Flooding, After the Deluge, and the Politics of Toxic Mold

For days now, a swollen Mississippi River has menacingly roamed far from its banks, devouring large swatches of picturesque river towns and some of the Midwest's best farmlands. While countless news organizations chronicle both the courage of those fighting 'Big Muddy's' assault and the anguish of those wounded by it, another battle is about to begin. This battle will go all but unseen, for the struggle will be one of individual households against mold, mold that is both toxic and dangerous, though there are those who insist otherwise.

With an estimated 11 million people and nine Midwestern states impacted by the floods, the severe weather preceding them, or both, toxic mold questions have assumed new significance. A reading of the US Environmental Protection Agency's (EPA) mold concerns quickly helps one appreciate why.

According to an EPA website last updated April 30th: "Many symptoms and human health effects attributed to inhalation of mycotoxins have been reported including: mucous membrane irritation, skin rash, nausea, immune system suppression, acute or chronic liver damage, acute or chronic central nervous system damage, endocrine effects, and cancer." The EPA added, "it is clearly prudent to avoid exposure to molds and mycotoxins," and so performed an exercise in what should be obvious, but sometimes apparently is not.

Posing a dilemma for flood victims, some of those within the medical community have strongly downplayed toxic mold's dangers. One highly circulated pronouncement -- in a text specifically aimed at flood victims -- reassured: "Although molds release natural toxins, called mycotoxins, these don't cause problems to people who live in moldy houses because the toxins don't diffuse into the air. The only way to be exposed to them is to swallow them." But there seems to be a problem with this.

Published research exists which directly contradicts such statements, with even the EPA's just cited warning specifically mentioning the "inhalation of mycotoxins." It's been repeatedly found that mycotoxins can be airborne, inhaled, and are dangerous, with research also indicating that mold can pose dangers to "immunocompetent," healthy, individuals.

In 2004 a study conducted by scientists with the Department of Microbiology and Immunology, Texas Tech University Health Sciences Center, is believed to be the first which revealed that "mycotoxins can become airborne." The study, published in Applied and Environmental Microbiology, concluded by noting the work "may have important implications for indoor air quality assessment."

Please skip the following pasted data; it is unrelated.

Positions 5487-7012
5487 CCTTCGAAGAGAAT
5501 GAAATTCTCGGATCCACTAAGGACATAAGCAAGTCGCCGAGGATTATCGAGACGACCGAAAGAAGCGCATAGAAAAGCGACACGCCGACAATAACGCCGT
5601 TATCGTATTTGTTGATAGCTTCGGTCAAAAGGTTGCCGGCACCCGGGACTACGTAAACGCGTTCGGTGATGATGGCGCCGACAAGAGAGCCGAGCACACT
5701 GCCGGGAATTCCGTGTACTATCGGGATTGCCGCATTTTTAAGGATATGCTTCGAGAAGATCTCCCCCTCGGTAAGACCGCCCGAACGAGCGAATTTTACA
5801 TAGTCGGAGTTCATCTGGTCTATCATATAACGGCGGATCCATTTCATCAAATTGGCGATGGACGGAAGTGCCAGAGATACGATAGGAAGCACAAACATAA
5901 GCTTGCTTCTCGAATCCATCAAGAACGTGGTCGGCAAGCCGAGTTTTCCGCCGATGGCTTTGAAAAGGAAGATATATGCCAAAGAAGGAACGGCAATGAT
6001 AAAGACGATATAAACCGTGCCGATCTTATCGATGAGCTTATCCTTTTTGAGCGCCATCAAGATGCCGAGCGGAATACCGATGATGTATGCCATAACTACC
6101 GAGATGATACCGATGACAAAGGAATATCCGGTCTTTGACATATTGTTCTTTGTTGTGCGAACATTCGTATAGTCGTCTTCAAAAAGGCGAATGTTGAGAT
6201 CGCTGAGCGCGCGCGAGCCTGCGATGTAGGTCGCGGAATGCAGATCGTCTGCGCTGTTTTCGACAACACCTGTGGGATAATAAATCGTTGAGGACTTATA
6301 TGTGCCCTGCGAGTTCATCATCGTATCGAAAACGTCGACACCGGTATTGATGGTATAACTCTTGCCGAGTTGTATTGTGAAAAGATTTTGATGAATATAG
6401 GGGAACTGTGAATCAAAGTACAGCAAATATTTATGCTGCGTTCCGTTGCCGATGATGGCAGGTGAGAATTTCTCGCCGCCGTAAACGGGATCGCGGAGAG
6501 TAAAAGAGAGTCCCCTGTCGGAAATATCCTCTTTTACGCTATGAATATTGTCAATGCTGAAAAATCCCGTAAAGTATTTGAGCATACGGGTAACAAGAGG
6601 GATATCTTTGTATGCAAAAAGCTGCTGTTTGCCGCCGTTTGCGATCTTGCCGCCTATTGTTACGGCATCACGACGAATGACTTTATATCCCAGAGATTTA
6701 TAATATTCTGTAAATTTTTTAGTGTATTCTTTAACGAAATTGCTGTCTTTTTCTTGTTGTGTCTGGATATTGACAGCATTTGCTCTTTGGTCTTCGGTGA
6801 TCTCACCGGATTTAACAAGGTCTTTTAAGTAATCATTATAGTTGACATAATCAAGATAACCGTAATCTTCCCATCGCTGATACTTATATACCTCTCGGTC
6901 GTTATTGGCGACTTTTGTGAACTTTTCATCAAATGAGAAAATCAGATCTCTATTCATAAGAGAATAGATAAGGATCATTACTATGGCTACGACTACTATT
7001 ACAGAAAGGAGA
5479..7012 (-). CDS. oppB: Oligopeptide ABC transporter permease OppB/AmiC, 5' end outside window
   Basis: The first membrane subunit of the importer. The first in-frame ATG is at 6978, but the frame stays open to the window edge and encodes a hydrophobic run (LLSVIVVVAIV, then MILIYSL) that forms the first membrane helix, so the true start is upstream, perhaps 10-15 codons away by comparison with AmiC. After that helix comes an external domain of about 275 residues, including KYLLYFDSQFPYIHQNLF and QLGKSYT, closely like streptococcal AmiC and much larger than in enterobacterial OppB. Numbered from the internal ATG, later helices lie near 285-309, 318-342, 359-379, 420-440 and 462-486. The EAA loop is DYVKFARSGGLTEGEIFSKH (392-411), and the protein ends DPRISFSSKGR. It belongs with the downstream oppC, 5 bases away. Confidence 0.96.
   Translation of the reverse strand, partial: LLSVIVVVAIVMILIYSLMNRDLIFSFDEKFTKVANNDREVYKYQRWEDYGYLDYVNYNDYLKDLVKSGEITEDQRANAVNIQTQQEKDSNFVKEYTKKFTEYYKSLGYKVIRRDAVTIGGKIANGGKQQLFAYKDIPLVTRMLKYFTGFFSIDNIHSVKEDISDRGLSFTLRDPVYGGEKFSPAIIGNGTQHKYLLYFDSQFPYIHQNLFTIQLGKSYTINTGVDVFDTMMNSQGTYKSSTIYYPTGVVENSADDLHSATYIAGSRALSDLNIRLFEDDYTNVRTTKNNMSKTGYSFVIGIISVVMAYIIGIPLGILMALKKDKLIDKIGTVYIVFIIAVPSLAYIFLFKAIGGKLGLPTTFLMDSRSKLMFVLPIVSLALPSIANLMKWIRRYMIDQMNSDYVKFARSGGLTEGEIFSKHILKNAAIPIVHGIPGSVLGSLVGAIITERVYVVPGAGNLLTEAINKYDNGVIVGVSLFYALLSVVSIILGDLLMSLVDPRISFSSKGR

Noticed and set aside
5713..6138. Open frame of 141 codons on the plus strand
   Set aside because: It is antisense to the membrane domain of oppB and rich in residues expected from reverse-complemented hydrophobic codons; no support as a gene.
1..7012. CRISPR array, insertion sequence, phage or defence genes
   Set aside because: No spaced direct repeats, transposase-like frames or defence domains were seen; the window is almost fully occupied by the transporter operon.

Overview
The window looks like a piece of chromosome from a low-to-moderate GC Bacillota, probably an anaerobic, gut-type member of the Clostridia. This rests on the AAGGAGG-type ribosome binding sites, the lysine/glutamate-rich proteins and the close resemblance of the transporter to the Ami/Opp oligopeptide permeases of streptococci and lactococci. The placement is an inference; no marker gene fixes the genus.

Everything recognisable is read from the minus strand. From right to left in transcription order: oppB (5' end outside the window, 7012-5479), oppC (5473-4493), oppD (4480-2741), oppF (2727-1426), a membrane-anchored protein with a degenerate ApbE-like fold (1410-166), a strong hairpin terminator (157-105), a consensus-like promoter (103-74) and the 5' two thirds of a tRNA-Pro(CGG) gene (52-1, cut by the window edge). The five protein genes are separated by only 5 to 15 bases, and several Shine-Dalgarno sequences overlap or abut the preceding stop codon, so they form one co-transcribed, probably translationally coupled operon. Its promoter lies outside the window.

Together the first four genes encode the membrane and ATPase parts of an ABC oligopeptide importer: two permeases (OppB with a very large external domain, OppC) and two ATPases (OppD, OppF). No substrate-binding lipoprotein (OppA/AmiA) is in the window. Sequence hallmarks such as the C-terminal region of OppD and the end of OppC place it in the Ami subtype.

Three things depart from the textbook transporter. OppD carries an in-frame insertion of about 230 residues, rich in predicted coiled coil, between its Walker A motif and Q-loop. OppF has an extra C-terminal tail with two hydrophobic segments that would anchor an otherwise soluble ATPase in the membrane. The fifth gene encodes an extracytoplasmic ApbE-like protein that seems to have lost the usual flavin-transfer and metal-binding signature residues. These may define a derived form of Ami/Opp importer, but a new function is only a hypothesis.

Another landmark 2004 study, titled "Adverse Health Effects of Indoor Molds," compiled by researchers from leading institutions including Harvard University and the University of Illinois at Chicago, concluded that exposure to high levels of mold can induce "injury to and dysfunction of multiple organs and systems" among normal, "immunocompetent," healthy individuals. Notably, the study specifically attributed the potential for "hemorrhaging disorders" to mycotoxin exposure, an issue the EPA has also raised.

The EPA maintains a web page titled "Children's Health Initiative: Toxic Mold." As part of the 'Background' section, the EPA cites an incident where: "A cluster of cases of acute pulmonary hemorrhage/hemosiderosis was reported in Cleveland, Ohio, where 27 infants from homes that suffered flood damage became sick (nine deaths) with the illness starting in January 1993."

While the case the EPA cites is yet vigorously debated, it is widely known that attempts to remediate mold problems, without the use of a respirator, have produced nosebleeds among those so engaged.

Independent findings subsequent to 2004 led some leading researchers to declare levels of mycotoxins in mold affected structures as "several hundred" times higher than previously thought. Such a circumstance would seem to readily lend itself to a better appreciation of mold hazards, though, surprisingly, the hazards of mold have been discussed for years.

As early as 1999, the US Federal Emergency Management Agency (FEMA) declared: "Floods Carry a Hazardous Potential For Toxic Mold." And, for years now, courts throughout the Country have awarded damages to a number of toxic mold victims.

Given what appear to be such straightforward pronouncements upon toxic mold's dangers, some may question the basis for debate, whether there is actually debate, but a debate does exist. Having said this, it is important to emphasize that many critics of this debate suggest its true foundations are other than medical or scientific.

In strictly monetary terms, the health, property, and liability costs of mold are projected as 'extremely substantive,' especially as many insurance companies no longer cover numerous types of mold-related claims.

As the chairman of the US House of Representatives Judiciary Committee, Congressman John Conyers (D-Mich), observed regarding toxic mold: "It's not that no one knows about it, but it seems that a lot of people don't want to know about it." Recently, and cutting to what many see as the crux of 'the debate,' came the reply of a European researcher to a query, a query concerning the health hazards mycotoxins pose for those living or working in mold affected environments.

"A politically, legally, and economically important question!" was all that was written, and perhaps all that needs to be.

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